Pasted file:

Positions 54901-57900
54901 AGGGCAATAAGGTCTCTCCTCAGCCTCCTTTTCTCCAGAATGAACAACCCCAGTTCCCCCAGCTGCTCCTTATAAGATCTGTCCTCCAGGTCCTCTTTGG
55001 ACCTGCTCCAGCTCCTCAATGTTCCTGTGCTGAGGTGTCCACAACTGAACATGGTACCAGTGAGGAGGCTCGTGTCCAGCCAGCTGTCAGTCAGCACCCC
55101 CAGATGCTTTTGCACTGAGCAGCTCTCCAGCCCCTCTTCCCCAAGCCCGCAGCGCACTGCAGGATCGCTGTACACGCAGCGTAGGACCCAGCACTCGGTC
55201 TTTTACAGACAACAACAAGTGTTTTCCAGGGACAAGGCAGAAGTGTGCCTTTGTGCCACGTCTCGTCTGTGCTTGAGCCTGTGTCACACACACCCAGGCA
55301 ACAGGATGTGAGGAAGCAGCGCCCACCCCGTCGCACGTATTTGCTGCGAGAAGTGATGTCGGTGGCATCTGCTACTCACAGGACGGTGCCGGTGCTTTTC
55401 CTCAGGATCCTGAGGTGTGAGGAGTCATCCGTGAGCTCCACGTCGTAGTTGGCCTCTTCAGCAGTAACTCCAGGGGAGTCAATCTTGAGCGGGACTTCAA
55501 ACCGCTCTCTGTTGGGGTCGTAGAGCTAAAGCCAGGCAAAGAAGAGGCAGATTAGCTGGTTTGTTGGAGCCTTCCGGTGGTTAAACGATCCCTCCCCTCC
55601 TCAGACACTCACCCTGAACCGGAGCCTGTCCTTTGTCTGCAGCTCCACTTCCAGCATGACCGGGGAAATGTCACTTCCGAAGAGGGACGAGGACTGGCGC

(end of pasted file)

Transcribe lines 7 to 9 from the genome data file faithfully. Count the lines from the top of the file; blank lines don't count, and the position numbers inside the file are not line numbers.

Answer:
55401 CTCAGGATCCTGAGGTGTGAGGAGTCATCCGTGAGCTCCACGTCGTAGTTGGCCTCTTCAGCAGTAACTCCAGGGGAGTCAATCTTGAGCGGGACTTCAA
55501 ACCGCTCTCTGTTGGGGTCGTAGAGCTAAAGCCAGGCAAAGAAGAGGCAGATTAGCTGGTTTGTTGGAGCCTTCCGGTGGTTAAACGATCCCTCCCCTCC
55601 TCAGACACTCACCCTGAACCGGAGCCTGTCCTTTGTCTGCAGCTCCACTTCCAGCATGACCGGGGAAATGTCACTTCCGAAGAGGGACGAGGACTGGCGC